I say "polished" in speech marks because I don't mean the polished in the usual sense of works and runs better or smoother, I mean that its got less parts and they look prettier. At a heavy cost however!
The machine I was running this on has a Q6600 (overclocked to 3ghz per core), 4gb of 800mhz ddr2 ocZ ram and an HD 3870 now after I did the usual of choosing highest graphics in the options I noticed that still many things were on medium, I laughed as I normally would at the silly simulation game thinking that a computer like mine wouldn't eat the game for breakfast and still have enough to run crysis in the background (on high) but, just like the game Battlefield 2142, Electronic Arts have managed to create a game that is designed for an apparent future megacomputer and turning down the graphics only gives you unbearable blocky shadows which look disgusting and for a graphics w**re like me are just not gonna allow me to play the game. After a few fiddles with the options I managed to figure out what helped my pc (who was now weeping in the corner) run it at a nice mix of frames per second and graphical quality.
The game itself is brilliant, I love it, I'm not sure why I love it because they've cut out a lot of what made simcity challenging but this makes you feel a lot more personal, perhaps one could liken it to SimCity and The Sims' lovechild.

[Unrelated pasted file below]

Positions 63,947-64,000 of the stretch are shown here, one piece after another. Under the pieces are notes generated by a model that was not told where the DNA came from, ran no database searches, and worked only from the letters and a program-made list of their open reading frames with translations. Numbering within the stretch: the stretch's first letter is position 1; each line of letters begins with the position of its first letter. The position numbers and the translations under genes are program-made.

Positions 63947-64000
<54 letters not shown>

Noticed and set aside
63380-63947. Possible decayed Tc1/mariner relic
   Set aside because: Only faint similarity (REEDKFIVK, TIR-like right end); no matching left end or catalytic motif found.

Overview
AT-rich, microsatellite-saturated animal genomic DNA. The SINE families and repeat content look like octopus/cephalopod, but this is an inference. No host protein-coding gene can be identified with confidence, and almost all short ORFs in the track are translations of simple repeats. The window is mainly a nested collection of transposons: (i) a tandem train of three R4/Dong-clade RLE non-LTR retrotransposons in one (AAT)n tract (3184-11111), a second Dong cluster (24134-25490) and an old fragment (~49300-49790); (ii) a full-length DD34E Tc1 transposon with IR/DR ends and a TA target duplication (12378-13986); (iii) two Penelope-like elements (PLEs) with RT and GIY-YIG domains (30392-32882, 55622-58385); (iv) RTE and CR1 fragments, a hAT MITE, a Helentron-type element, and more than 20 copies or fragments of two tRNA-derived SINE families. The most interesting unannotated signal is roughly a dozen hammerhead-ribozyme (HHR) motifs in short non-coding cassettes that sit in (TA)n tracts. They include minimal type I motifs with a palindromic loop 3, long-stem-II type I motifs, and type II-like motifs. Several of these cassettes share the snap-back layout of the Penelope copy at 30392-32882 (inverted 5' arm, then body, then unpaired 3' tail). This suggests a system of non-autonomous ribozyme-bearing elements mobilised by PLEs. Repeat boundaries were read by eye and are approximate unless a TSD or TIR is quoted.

I should just note that apparently the expansion pack clears up a lot of the performance issues but I have read quite a bit about problems with it running on Vista Ultimate 64-bit and I didn't wanna throw more money down the drain in case it still didn't clean up the performance enough for it to be enjoyable in bigger cities.
There are LOADS of buildings to unlock and 4 or 5 different types of social environments to inflict on the populus. There are a few bits (like a taxing system) I'd wish to see but all in all its a great idea to make big mean evil grey city sims a little more personal and friendly. Just next time, hire better programmers to make sure it actaully works.
For people who love the Sims and haven't played Sim city much this is the perfect introduction to that sort of game. The game is based around the premise that you can make whatever society you want and the people living in the city will either be happy or not about it. You can, if you want, make it whatever you want and depending on the path you decide to take you end up unlocking different venues and buildings.